Wednesday, August 31, 2011

Streets of Sadness

Googling around, trying to find a William Blake reference and came across this project:

Streets of Sadness at

They are wanting people to buy homeless and other begging people's 'signs' - you know the bits of cardboard (usually) that people write on to ask for help.

I'm undecided what I think about this, but am leaning towards 'nice one.' I don't give to people on the street, and tell them that when they approach me. It's pretty harsh but I got stung once and it made me angry. It really shouldn't be about me, though, should it? It's about giving and sharing, and making things a little easier for other people, even if that means making it a little easier for them to buy booze, cigs or dope I guess.

Link also to right on blogroll.

If you could have an annual subscription to one publication

what would it be?

If you could have two, what would be the second?

Friday, August 26, 2011

I want to be like Maggie

Look at her, isn't she darling? Do you think if I start now, I can be more like her when I'm her age? I'm not talking about her cooking, her tv appearances. I'm talking about her smile, her kindness, her humanity.

I want my grandkids to have a grandmother like MB. That requires me becoming like MB (unless the other side of the family has a MB and then I'll just have to be a better type of Maggie.)

Is there are shop where you can buy these ingredients?

(And I'm being 100% serious, apart from the last sentence. I really do want to be nice like Maggie Beer.)

Wednesday, August 24, 2011

The Monkey's Mask

This is the first verse novel I've ever read and it's amazing. I haven't been much of a poetry person, apart from the old faves. I guess that's what I thought poetry is, all rhyming verse, or if not rhyming, tedious at the least, as I always struggle to get the meaning. This could be my fault but really, when I read, I want it to be effortless and floating, not as if I have the fucking writer him or herself strapped to my shoulders, getting impatient with me, pointing out where my dullard brain just isn't getting it.

The Monkey's Mask combines a few things I usually don't like or don't seek out in my readings so it had its work cut out.  I don't tend towards genre (detective story); I find poetry had work (see above) and there's no reason for me to seek out 'lesbian literature' (if that's what it could be called) other than for pure curiosity.

But you know, I couldn't put this book down. I raced through the first half in one night, cosy in bed with my hottie (the rubber one, not the man of flesh and bones) and then finished it the next night (last night). It was incredible. The pace, the voice, the action. The mystery. Her choice of words, the way she was able to deliver the meaning and layers of meaning in so few words. Sometimes I get the feeling of true connectedness with a writer (not in a stalky way, well er maybe) but this was possibly the truest, clearest connection I'd experienced while reading a book. I felt I knew what she was meaning as she wrote it. Weird? Possibly. Does this make me gay or a detective fiction fan or both? I don't care, all I know is I loved this book and it made me want to collect her oeuvre and proceed from beginning to end.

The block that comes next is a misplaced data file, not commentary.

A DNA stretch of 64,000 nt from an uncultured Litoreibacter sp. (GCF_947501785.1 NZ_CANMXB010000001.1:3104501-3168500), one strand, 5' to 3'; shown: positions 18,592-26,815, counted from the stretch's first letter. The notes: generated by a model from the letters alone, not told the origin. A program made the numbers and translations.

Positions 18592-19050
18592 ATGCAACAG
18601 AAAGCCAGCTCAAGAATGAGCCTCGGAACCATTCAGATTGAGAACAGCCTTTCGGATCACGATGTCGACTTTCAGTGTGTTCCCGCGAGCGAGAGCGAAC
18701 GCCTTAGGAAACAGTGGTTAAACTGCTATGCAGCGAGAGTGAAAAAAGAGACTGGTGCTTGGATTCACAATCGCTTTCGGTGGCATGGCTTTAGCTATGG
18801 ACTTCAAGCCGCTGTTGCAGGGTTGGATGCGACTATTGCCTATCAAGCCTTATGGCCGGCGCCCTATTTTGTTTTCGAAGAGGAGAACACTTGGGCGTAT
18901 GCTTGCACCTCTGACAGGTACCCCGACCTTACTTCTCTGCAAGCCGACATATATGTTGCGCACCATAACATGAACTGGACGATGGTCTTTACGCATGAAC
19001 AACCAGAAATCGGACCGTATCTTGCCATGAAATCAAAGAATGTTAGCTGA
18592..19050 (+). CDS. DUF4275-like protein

Delightfully wonderfully incredibly pleasantly surprised is probably the best way I can express my reaction to this book.

Monday, August 22, 2011

I just can't help myself

Whenever I go into a bookshop, I come out with at least one book. Whenever I go into a second-hand bookshop, I come out with double, because I figure they are cheap.

Went away on the weekend to a small country town and I think I spent as much on books as I did two nights of accommodation (it was cheap accommodation.)

I picked up:

Hemingway, A biography by Jeffrey Meyers. it's hard cover and it cost $20.00. It's a biggun.

The Bell Jar, Sylvia Plath. I don't read poetry really and I am going to start trying a bit more. Throw the old poetry a fricken bone, so to speak. This copy is hardcover, in good nick and cost $12.00. It also has a groovy pic on the cover, a photo of her typing on a typewriter. At least I guess it's her.

The Consolations of Philosophy by Alain de Botton. Two things about this. Does he not have the best name in the world? Also, this book is cleverly divided into sections which offer consolations for (in order): unpopularity; not having enough money; frustration; inadequacy; a broken heart and difficulties. And if that weren't delicious enough, then he has paired each section with a famous philosopher: Socrates for unpopularity, Epicurus for the money one, Seneca for frustration and of course Schopenhauer for a broken heart - "the darkest of thinkers and yet, paradoxically, the most cheering." I have another of his books, not yet read. I think it's Status Anxiety. This new book also is hardcover and cost $5.00

The Monkey's Mask, Dorothy Porter. It's a nice cover, female head tilted back so you can see the line of her throat. Cost $10.00

Ernest Hemingway, A Life Story by Carlos Baker. I can't get enough of Old Hem. Paperback, good condition, $6.00

A Million Little Pieces by James Frey. I wouldn't want to give the liar full price but this is paperback, good condition and was $10.00

Marcel Proust: A Biography by Richard H. Barker. Hardcover and has a painting of a face with a veree Franch moo-stache on the front. $5.00

Hazel Hawke's daughter's memoir of her mother with Alzheimers. Don't judge me. At least I didn't get the Diana and Charles one. $5.00